estradiol topical (generic name)

It is mostly used as hormone replacement in menopausal women
(es tra DYE ole)
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What should I watch for while using this medicine?

Visit your doctor or health care professional for regular checks on your progress. You will need a regular breast and pelvic exam and Pap smear while on this medicine. You should also discuss the need for regular mammograms with your health care professional, and follow his or her guidelines for these tests.

This medicine can make your body retain fluid, making your fingers, hands, or ankles swell. Your blood pressure can go up. Contact your doctor or health care professional if you feel you are retaining fluid.

If you have any reason to think you are pregnant, stop taking this medicine right away and contact your doctor or health care professional.

This medicine can transfer from your body to others. If a person or pet comes in contact with the area where this medicine was applied to your skin, they may have a serious risk of side effects. If you cannot avoid skin-to-skin contact with another person, make sure the site where this medicine was applied is covered with clothing. If accidental contact happens, the skin of the person or pet should be washed right away with soap and water.

Smoking increases the risk of getting a blood clot or having a stroke while you are taking this medicine, especially if you are more than 35 years old. You are strongly advised not to smoke.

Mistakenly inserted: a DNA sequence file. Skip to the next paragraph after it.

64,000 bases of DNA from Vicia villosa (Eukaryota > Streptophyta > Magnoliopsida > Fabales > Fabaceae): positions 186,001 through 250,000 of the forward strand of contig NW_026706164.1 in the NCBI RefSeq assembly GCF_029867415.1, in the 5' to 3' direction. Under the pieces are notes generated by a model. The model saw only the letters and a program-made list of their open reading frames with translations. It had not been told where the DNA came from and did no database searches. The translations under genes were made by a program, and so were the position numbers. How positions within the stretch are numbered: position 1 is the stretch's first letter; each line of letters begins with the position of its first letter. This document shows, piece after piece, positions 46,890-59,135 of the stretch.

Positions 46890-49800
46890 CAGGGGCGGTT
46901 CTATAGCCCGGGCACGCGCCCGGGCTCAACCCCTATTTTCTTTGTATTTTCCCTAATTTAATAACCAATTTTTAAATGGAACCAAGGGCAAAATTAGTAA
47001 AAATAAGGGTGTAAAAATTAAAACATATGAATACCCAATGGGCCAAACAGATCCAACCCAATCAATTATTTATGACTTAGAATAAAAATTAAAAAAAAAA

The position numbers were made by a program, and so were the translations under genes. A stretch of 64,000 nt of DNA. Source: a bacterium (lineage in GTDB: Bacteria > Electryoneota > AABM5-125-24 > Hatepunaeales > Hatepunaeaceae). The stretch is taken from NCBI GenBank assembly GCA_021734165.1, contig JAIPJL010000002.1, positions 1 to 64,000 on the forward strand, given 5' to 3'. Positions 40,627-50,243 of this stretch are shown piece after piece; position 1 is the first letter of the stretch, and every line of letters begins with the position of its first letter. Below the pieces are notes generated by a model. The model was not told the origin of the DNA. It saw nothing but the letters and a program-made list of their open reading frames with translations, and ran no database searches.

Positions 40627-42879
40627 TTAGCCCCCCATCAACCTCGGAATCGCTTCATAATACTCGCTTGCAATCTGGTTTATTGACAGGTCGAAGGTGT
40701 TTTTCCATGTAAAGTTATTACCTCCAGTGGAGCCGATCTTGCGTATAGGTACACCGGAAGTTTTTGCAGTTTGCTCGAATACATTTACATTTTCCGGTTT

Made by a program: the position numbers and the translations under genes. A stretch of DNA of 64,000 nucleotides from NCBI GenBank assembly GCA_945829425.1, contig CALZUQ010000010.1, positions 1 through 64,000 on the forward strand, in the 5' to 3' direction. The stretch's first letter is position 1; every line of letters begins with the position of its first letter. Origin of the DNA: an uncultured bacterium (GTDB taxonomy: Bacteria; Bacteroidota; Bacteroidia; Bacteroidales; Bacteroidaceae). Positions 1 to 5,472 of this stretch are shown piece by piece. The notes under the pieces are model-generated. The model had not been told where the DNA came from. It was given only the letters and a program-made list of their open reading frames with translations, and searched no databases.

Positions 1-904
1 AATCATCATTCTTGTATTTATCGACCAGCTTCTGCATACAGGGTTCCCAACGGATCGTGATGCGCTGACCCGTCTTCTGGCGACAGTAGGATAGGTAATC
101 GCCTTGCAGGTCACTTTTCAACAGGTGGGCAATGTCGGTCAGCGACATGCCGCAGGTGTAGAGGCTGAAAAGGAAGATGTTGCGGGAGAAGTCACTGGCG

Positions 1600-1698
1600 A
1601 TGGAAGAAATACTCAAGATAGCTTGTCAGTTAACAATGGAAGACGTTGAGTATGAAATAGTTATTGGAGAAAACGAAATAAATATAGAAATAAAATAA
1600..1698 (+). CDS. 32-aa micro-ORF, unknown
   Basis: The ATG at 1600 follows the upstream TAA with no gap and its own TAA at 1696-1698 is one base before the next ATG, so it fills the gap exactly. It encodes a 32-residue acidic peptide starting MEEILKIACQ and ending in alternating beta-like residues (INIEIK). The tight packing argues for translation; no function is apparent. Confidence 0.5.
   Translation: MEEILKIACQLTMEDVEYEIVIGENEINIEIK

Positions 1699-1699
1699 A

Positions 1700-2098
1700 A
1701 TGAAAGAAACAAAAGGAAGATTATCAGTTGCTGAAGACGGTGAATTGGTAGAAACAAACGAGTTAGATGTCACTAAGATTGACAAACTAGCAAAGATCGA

If you wear contact lenses and notice visual changes, or if the lenses begin to feel uncomfortable, consult your eye doctor or health care professional.

This medicine can increase the risk of developing a condition (endometrial hyperplasia) that may lead to cancer of the lining of the uterus. Taking progestins, another hormone drug, with this medicine lowers the risk of developing this condition. Therefore, if your uterus has not been removed (by a hysterectomy), your doctor may prescribe a progestin for you to take together with your estrogen. You should know, however, that taking estrogens with progestins may have additional health risks. You should discuss the use of estrogens and progestins with your health care professional to determine the benefits and risks for you.

What side effects may I notice from receiving this medicine?

Side effects that you should report to your doctor or health care professional as soon as possible:
  • allergic reactions like skin rash, itching or hives, swelling of the face, lips, or tongue
  • breast tissue changes or discharge
  • changes in vision
  • chest pain
  • confusion, trouble speaking or understanding
  • dark urine
  • general ill feeling or flu-like symptoms
  • light-colored stools
  • nausea, vomiting
  • pain, swelling, warmth in the leg
  • right upper belly pain
  • severe headaches
  • shortness of breath
  • sudden numbness or weakness of the face, arm or leg
  • trouble walking, dizziness, loss of balance or coordination
  • unusual vaginal bleeding
  • yellowing of the eyes or skin

Side effects that usually do not require medical attention (report to your doctor or health care professional if they continue or are bothersome):

  • hair loss
  • increased hunger or thirst
  • increased urination
  • irritation or mild redness at the application site
  • symptoms of vaginal infection like itching, irritation or unusual discharge

Where should I keep my medicine?

Keep out of the reach of children.

Store at room temperature between 15 and 30 degrees C (59 and 86 degrees F). Throw away any unused medicine after the expiration date.

Remember, keep this and all other medicines out of the reach of children, never share your medicines with others, and use this medication only for the indication prescribed.

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Last Updated: March 21, 2012
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